Construction Crews Help Allen Fire Department with Grass Fire
NTTA contractors sprung into action Saturday, March 27, 2010, when they spotted a grass fire spreading through a field near where they are building the new Sam Rayburn Tollway/U.S. 75 interchange.
The men called 911 and then aided the Allen Fire Department by using their bulldozers to help extinguish the quickly moving fire, prompting a note of thanks from the City of Allen’s fire department.
“They made all the difference in the world for us,” said Greg Grimes, an Allen Fire Department battalion chief.
Dee Myers, Ryan Kelsey, Steven Gonzalez, Jose Salinas and Anthony Martin Garay, all employees of NTTA contractor W.W. Webber, said they first saw a power line arcing and shooting sparks, as if the gusting wind had blown a tree limb into the power line.
Firefighters believe the blaze started under those power lines in a 15-acre field near Hardin Boulevard and the Sam Rayburn Tollway frontage road in Allen, Grimes said.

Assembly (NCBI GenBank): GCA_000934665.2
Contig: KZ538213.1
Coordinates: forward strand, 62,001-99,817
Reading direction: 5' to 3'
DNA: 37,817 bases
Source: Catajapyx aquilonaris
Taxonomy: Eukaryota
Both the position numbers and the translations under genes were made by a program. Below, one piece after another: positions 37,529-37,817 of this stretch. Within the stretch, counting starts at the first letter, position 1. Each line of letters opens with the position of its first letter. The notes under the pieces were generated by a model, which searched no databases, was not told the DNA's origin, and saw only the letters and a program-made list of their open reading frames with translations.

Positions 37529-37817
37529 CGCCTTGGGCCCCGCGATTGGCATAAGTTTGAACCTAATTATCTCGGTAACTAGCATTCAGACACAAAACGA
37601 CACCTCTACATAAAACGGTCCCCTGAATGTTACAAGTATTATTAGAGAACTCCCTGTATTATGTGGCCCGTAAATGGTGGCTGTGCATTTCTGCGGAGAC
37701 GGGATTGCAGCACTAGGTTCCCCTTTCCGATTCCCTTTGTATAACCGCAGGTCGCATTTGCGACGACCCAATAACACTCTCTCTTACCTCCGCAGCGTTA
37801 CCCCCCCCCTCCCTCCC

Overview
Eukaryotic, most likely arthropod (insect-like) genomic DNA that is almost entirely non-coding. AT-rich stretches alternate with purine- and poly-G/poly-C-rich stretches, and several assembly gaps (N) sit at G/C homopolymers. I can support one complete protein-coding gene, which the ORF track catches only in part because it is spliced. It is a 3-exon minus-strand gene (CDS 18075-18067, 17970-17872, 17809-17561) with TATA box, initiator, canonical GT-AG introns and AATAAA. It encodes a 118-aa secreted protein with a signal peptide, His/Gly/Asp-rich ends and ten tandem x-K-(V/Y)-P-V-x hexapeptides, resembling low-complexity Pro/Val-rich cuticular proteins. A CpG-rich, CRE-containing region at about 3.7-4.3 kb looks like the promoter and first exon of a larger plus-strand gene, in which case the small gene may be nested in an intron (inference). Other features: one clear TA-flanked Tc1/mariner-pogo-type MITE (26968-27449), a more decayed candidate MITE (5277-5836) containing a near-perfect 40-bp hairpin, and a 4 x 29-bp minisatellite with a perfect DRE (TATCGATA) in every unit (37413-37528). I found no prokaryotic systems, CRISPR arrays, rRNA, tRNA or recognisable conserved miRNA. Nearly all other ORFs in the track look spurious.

With the wind gusting to approximately 30 mph, the Allen Fire Department asked firefighters from McKinney and Frisco to bring their brush trucks to help fight the fire. Unfortunately, Grimes said, several of the four-wheel-drive brush trucks got stuck in the thick mud, so the firefighters turned to the construction workers who had offered their help.
The Webber employees used chains and a bulldozer to pull the brush trucks out of the mud as other bulldozer operators helped extinguish the fire by scooping dirt and dumping the soil onto the fire, rolling over the fire and plowing through it.
They also used the bulldozer’s front blade to scrape away dried brush to make a fire break, which prevented the fire from spreading.
The five NTTA contractors, who have a combined 75 years of construction experience, said helping the firefighters was gratifying but just part of a day’s work.
“We have obstacles thrown at us every day, and we figure out what to do, how to get the job done, how to succeed,” said Ryan Kelsey, a foreman. “That’s what we did here.”
Dee Myers, the project manager, said he’s fortunate to work with such a good team. “The guys here are working hard to construct the new interchange to ease the burden on traffic and improve the community,” he said. “We care about this community.”